http://www.fdncenter.org/funders/grantmaker/index.html .


Angel investors are good souls with a healthy sense of self-
interest. Figuring they can get a higher return if they’re prepared
to take a bit of a risk, they’re also often successful
entrepreneurs themselves and want to give their fellow travellers
a hand up.

Think of funding from an angel investor as a bridge or gap-filler
between being a start-up and qualifying for venture capital. The
kinds of dollars we’re talking about here are between about
$150,000 and $1.5 million. Beyond that point you’re in low
venture-capital territory.

The SBA estimates that there are around 250,000 angels in the
U.S., funding about 30,000 companies a year. So, how do you
hook up with one? Not an easy task, unfortunately. It comes
down to networking. Start by talking to professional and
business associates - they will often know someone who knows
someone etc.. Also, check out ACE-net if you’re prepared to sell
a security interest in your company. It’s an internet-based listing
service for securities offerings of small, growing companies. The
website is at https://ace-net.sr.unh.edu/pub/.


You’re in the big leagues now. Generally you’re in the ballpark
of millions (of dollars that is) rather than thousands. Venture
capital firms look for their return on investment from capital
appreciation rather than interest (unlike banks, for example).
They’re generally looking for a return of 500-1,000% on exit.

It won’t surprise you to learn that venture capitalists are
particularly leery of internet-based businesses right about now
and not without good cause. It also serves them right. But if
you have a solid business plan and strong growth potential, this
could be an option for you longer term.

One of the common concerns about this form of financing,
however, is that you may have to part with an unacceptable
amount of control over your own business. In return for their risk,
venture capital firms will usually want some control over how the
business is run and a say in business decisions. A venture
capitalist will expect a seat on the board, for example.

It’s important to remember, though, that it’s in the venture
capitalist’s best interests for your business to succeed, so
giving up some control in exchange for outside expertise may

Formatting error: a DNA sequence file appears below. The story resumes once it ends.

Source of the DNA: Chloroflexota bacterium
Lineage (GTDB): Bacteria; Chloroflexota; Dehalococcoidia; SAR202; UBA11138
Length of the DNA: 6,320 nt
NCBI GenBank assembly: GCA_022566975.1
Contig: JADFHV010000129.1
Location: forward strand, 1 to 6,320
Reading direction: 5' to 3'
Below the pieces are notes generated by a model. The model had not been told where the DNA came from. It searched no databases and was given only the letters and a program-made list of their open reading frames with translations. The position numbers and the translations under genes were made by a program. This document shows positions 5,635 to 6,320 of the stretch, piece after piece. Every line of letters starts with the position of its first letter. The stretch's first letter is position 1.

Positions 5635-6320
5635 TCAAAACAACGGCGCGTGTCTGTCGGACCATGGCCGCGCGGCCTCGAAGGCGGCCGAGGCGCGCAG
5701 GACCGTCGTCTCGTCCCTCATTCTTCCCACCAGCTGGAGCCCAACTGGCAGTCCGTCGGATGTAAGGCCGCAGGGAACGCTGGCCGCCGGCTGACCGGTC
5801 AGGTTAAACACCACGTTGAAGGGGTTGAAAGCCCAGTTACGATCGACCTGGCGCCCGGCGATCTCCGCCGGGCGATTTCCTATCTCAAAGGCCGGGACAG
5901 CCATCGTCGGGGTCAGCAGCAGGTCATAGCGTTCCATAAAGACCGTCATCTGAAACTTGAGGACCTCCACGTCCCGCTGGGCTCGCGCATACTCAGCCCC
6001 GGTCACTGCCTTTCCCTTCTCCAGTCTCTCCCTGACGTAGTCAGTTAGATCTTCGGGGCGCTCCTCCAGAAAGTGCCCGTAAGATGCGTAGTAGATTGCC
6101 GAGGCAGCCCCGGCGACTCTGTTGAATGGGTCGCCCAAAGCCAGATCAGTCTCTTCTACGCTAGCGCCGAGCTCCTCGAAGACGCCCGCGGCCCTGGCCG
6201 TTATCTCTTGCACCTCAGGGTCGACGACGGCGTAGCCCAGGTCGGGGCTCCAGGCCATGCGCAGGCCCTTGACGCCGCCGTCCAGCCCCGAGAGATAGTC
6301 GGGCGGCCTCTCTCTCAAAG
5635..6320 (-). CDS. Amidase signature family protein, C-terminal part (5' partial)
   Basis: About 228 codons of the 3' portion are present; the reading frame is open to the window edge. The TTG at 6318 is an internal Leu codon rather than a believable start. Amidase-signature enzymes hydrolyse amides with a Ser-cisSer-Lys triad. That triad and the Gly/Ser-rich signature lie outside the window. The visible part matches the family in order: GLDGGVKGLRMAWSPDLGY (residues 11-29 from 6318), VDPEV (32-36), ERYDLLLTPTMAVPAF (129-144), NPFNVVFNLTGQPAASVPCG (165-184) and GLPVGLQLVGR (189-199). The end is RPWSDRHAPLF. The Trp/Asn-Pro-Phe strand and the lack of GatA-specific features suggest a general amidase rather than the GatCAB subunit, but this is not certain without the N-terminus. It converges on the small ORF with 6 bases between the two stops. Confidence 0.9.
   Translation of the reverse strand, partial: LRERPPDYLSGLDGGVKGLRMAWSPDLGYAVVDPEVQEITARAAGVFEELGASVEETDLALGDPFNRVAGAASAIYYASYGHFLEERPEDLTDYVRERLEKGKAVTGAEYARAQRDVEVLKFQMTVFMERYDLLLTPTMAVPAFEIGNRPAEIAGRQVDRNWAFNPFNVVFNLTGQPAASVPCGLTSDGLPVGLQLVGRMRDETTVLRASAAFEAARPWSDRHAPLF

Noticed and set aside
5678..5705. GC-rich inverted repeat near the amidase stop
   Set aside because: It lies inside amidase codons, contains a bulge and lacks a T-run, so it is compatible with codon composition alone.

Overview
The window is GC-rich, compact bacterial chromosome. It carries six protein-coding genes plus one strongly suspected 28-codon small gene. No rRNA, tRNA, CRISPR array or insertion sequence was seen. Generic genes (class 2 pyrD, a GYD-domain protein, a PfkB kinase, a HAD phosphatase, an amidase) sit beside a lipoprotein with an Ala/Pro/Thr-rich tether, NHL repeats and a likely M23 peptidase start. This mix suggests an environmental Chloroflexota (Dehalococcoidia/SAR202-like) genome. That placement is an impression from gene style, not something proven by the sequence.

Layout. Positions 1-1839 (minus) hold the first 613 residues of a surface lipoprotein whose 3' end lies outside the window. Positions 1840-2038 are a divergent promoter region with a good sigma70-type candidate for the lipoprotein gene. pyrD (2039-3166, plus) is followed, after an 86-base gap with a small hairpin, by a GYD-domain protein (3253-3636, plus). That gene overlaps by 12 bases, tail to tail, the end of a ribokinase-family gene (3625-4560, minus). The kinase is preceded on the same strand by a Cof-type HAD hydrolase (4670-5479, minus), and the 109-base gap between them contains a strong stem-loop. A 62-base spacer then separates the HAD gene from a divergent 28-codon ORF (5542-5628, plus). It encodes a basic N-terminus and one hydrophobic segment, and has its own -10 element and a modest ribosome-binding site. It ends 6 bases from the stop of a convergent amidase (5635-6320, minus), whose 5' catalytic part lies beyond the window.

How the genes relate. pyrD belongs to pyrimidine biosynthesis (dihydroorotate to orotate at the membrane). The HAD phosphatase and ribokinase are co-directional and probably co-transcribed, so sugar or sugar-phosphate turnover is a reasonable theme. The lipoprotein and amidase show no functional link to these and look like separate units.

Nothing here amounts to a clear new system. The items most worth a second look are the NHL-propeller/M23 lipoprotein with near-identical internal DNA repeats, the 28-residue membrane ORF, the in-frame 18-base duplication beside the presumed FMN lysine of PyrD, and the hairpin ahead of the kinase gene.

well be something worth thinking about.

To find venture capitalists, get a hold of “Pratt’s Guide to
Venture Capital Sources” for a listing of 1,500 or so including
names, contact details and areas of interest. Of course, you'll
find no shortage of information online as well.

For most readers of this article, your best bet would be to start
out by investigating the various loan programs offered via the
SBA (or your country’s local equivalent). But don’t overlook more
obvious, close to home sources first. For example, if you have
family funds at your disposal and you’re confident that your
business will succeed, better to start out slow and ease into
outside sources of financing as your business cashflow can support
it. After all, Uncle Jack is much more likely to be understanding
about the occasional cashflow crunch than your bank manager.
Of course, if you're NOT confident that your business will
succeed, don't get into debt with *anyone*, let alone family


** Reprinting of this article is welcome! **
This article may be freely reproduced provided that: (1) you
include the following resource box; and (2) you only mail to
a 100% opt-in list.

Here's the resource box to use if reprinting this article:


Elena Fawkner is editor of A Home-Based Business Online ...
practical business ideas, opportunities and solutions for the
work-from-home entrepreneur.

About the Author

Elena Fawkner is editor of A Home-Based Business Online ...
practical business ideas, opportunities and solutions for the
work-from-home entrepreneur.